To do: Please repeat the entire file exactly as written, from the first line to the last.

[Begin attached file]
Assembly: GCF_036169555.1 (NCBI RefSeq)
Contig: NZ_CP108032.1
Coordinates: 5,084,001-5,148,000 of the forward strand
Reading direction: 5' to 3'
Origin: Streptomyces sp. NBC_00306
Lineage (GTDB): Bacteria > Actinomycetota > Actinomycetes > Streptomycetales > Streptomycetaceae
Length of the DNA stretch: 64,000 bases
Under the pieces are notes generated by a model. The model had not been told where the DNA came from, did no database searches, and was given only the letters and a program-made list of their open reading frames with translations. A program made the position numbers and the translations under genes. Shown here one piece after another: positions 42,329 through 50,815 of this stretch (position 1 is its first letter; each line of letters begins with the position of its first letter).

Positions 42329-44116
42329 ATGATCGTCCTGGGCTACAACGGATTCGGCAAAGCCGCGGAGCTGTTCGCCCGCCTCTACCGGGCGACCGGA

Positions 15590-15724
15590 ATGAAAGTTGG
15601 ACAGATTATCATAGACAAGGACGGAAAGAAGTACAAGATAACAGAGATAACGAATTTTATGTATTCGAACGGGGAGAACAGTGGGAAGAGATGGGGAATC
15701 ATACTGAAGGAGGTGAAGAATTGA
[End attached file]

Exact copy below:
Assembly: GCF_036169555.1 (NCBI RefSeq)
Contig: NZ_CP108032.1
Coordinates: 5,084,001-5,148,000 of the forward strand
Reading direction: 5' to 3'
Origin: Streptomyces sp. NBC_00306
Lineage (GTDB): Bacteria > Actinomycetota > Actinomycetes > Streptomycetales > Streptomycetaceae
Length of the DNA stretch: 64,000 bases
Under the pieces are notes generated by a model. The model had not been told where the DNA came from, did no database searches, and was given only the letters and a program-made list of their open reading frames with translations. A program made the position numbers and the translations under genes. Shown here one piece after another: positions 42,329 through 50,815 of this stretch (position 1 is its first letter; each line of letters begins with the position of its first letter).

Positions 42329-44116
42329 ATGATCGTCCTGGGCTACAACGGATTCGGCAAAGCCGCGGAGCTGTTCGCCCGCCTCTACCGGGCGACCGGA

Positions 15590-15724
15590 ATGAAAGTTGG
15601 ACAGATTATCATAGACAAGGACGGAAAGAAGTACAAGATAACAGAGATAACGAATTTTATGTATTCGAACGGGGAGAACAGTGGGAAGAGATGGGGAATC
15701 ATACTGAAGGAGGTGAAGAATTGA